HarperCollins Worldwide c.e.o. Brian Murray has described Amazon as a "frenemy", and said he is pleased that other e-book retailers are "nibbling at their toes".
The executive was speaking at the UBS Global Media and Communications Conference on Wednesday (11th December).
Asked if he viewed Amazon as a friend or a foe, Murray said: "I like to think of them as a 'frenemy'. They are a terrific partner, they've been a leader in terms of driving efficiencies, first in print and now in digital. They're so successful, they are the largest player, and they are certainly out to make changes.
"[Amazon] can be very difficult to negotiate with, but they're very important partner of ours. We work with closely but also monitor them closely. They certainly keep us on our toes."
Murray added that five years ago, it seemed like the online retailer would entirely dominate the e-book market, but said that he was pleased to see other retailers in the market. He said: "We have five major global e-book retailers, that’s a much healthier position to be in and gives me a lot of confidence. Amazon is very strong obviously but its nice to know Google and Apple are nibbling at their toes."
In his talk, Murray was bullish about opportunities for publishers, saying that: "This digital ecosystem that has developed is good news for publisher and authors… The book industry is not going the way of the music industry. If that was true we would have seen erosion and consistent falls in revenues… E-book growth rates are very high and are offsetting declines in the print business. Top line sales are growing steadily, overall profit is increasing."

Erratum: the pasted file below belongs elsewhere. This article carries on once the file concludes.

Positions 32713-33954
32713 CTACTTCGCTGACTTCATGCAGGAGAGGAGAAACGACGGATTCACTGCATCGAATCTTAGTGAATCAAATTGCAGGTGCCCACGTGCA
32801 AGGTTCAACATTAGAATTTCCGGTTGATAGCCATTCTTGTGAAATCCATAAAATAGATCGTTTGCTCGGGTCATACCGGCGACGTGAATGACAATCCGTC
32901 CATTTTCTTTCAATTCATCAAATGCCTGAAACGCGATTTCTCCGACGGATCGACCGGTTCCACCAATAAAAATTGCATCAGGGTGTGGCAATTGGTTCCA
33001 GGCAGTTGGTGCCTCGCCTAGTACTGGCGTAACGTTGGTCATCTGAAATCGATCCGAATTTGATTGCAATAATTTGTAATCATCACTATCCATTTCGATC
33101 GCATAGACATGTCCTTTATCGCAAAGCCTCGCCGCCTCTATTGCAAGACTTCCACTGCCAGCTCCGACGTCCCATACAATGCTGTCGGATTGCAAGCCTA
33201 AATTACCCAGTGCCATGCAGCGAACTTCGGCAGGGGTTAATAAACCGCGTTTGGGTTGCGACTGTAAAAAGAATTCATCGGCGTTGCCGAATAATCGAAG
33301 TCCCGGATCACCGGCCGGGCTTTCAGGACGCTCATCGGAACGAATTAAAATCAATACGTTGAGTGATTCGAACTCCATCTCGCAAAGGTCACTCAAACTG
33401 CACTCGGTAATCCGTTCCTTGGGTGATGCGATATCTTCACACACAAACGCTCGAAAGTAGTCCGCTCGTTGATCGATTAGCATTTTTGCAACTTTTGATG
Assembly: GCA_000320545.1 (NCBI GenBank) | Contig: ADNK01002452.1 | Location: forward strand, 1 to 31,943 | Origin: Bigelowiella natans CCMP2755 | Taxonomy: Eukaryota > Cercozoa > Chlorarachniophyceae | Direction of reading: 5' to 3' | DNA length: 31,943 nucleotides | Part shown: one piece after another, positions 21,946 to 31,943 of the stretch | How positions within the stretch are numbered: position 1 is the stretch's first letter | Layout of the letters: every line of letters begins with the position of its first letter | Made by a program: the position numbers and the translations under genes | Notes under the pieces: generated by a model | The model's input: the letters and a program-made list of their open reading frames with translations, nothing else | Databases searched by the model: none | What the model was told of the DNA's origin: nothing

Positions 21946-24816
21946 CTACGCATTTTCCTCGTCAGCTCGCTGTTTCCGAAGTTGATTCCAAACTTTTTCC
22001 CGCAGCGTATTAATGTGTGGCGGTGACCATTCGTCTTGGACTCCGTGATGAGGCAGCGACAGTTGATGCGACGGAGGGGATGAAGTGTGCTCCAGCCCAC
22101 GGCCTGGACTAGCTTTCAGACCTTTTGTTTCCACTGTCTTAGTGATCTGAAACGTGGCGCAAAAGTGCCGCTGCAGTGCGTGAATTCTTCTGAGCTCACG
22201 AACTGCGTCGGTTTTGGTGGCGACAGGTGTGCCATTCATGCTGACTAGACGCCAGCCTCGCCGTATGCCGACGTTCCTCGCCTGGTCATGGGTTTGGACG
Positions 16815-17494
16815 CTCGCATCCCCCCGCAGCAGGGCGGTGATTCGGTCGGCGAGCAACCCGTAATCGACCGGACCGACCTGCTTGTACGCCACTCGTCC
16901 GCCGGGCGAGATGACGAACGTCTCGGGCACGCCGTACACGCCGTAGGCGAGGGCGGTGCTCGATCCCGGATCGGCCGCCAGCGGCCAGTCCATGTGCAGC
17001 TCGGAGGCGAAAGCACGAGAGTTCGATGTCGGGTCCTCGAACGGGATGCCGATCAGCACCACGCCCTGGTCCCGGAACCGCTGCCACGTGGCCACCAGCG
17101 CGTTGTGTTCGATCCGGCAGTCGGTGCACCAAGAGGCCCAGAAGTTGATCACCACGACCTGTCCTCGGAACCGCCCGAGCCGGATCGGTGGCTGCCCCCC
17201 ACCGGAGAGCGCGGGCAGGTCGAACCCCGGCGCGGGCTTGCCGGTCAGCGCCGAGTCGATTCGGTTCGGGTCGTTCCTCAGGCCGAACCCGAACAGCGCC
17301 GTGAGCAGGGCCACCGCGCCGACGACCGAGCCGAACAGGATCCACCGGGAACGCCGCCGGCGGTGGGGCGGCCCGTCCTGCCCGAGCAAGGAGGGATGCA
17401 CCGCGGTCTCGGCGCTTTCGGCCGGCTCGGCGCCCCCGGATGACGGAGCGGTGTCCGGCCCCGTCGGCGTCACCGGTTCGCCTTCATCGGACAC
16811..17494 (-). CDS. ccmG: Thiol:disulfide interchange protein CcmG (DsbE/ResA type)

He added: "There are two underlying themes which give me confidence and excitement about future the book business. One is increasing demand in the consumption of books, and the second is the way digital leads to improving margins." He said HarperCollins had made numerous efficiencies in its print model, reducing the number of its warehouses and introducing more print on demand technology."
When asked about the possibilities of consolidation, he said it was difficult to comment on the future, but said that the purchase of Christian publisher Thomas Nelson had been a positive step for the company. He said: "I can't speculate about the future —I would go back to point at Thomas Nelson and say there were significant synergies in those fixed costs. A lot of basic operating benefits that came from that." When asked if merging with English-language publishers or international partners was more appealing, he said: "They are both interesting, international has potential for us, but as Thomas Nelson showed us, there are opportunities when we look at the English language."
Murray, who joined HarperCollins in 2007, also commented on the recent changes to NewsCorp, which has seen the publishing and newspaper business split off from the entertainment arm of the original company.
He said: "There's definitely synergies with our parent company, there's tremendous overlap. Especially between newspaper buyers and book readers—in terms of advertising and digital prospects there's an audience that we share. As a smaller, tighter NewsCorp operation its easier to realise these synergies. We are working more closely than we were before."